U.S. President Barack Obama says Russia was acting "out of weakness" and not strength in its annexation of Crimea from Ukraine.
In comments to reporters following a nuclear summit in The Hague Tuesday, Mr. Obama said the international community would never recognize Russia's takeover of Crimea, but he said a military response from the West was unlikely.
The U.S. leader said Washington is still concerned about "further encroachment" into Ukraine by Russia.
On Monday, leaders from the U.S. Britain, Canada, France, Germany, Italy and Japan said they were suspending their participation with Russia in the G8, until Moscow "changes course."
Russian news agencies quote a Kremlin spokesman as saying Russia is ready for and interested in continuing contacts with its fellow G8 countries.
Also Tuesday, Ukrainian marines began leaving Crimea by the busload as Russian forces took control of the last remaining military base under Ukrainian control.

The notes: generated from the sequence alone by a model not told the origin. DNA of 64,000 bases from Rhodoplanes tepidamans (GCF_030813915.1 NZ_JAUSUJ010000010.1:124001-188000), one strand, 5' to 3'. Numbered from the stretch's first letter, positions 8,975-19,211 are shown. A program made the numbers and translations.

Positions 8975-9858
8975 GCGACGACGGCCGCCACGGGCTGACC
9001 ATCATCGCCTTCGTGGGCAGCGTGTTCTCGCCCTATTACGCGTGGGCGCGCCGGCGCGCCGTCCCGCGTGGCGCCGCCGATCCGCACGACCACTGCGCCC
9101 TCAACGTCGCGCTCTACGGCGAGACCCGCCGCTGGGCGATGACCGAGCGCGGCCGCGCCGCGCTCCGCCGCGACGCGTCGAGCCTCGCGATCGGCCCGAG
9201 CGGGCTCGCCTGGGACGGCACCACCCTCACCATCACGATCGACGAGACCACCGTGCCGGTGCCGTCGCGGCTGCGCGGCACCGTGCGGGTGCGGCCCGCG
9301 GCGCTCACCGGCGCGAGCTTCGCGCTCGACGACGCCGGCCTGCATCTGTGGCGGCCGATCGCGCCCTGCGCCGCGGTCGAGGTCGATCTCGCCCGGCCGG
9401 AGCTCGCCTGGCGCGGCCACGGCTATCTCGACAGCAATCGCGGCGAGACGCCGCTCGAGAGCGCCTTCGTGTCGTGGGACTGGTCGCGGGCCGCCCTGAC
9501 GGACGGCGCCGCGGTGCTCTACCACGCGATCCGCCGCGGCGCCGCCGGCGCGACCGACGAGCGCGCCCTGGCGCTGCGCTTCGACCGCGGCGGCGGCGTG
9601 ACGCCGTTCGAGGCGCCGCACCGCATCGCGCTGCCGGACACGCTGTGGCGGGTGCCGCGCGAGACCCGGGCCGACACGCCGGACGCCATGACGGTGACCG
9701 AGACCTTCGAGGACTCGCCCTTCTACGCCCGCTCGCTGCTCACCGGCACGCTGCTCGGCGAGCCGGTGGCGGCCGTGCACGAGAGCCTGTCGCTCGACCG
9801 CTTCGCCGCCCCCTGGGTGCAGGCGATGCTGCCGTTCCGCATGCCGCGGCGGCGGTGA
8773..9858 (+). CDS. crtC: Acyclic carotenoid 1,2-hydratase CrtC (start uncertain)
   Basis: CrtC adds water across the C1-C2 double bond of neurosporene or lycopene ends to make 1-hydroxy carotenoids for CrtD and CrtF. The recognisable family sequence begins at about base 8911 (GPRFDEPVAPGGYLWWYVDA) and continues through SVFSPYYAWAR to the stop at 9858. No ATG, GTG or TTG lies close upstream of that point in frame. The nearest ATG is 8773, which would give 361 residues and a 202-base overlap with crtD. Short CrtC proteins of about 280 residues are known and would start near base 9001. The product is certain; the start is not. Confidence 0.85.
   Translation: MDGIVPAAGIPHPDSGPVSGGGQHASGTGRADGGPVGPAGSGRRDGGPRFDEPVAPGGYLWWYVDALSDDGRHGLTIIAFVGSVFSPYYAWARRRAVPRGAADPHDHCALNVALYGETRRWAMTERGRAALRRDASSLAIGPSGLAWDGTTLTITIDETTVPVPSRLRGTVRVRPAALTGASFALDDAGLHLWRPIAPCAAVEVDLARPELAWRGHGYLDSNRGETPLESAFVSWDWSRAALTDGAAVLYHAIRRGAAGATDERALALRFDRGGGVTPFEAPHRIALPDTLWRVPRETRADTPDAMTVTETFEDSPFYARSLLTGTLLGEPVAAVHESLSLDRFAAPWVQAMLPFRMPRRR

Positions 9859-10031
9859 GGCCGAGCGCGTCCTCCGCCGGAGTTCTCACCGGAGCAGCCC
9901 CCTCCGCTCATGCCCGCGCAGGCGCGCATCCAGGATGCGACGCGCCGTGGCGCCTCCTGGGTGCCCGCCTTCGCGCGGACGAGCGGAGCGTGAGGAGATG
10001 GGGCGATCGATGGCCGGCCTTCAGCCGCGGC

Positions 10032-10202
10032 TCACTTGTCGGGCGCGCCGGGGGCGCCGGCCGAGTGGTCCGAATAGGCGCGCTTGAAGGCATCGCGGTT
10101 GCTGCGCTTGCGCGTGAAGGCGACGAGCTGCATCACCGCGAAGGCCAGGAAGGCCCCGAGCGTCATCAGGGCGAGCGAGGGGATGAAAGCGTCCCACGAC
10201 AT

The current instability surrounding Ukraine began last November, when President Viktor Yanukovych backed off from signing a trade agreement with the European Union in favor of closer ties with Russia. The move led to weeks of anti-government protests in Kyiv that forced Mr. Yanukovych to flee the country last month.
People in Crimea voted last week in a highly controversial ballot to secede from Ukraine and join the Russian Federation, a move quickly embraced by Russian President Vladimir Putin. The United States and the European Union say the vote violates Ukraine's constitution and is illegal.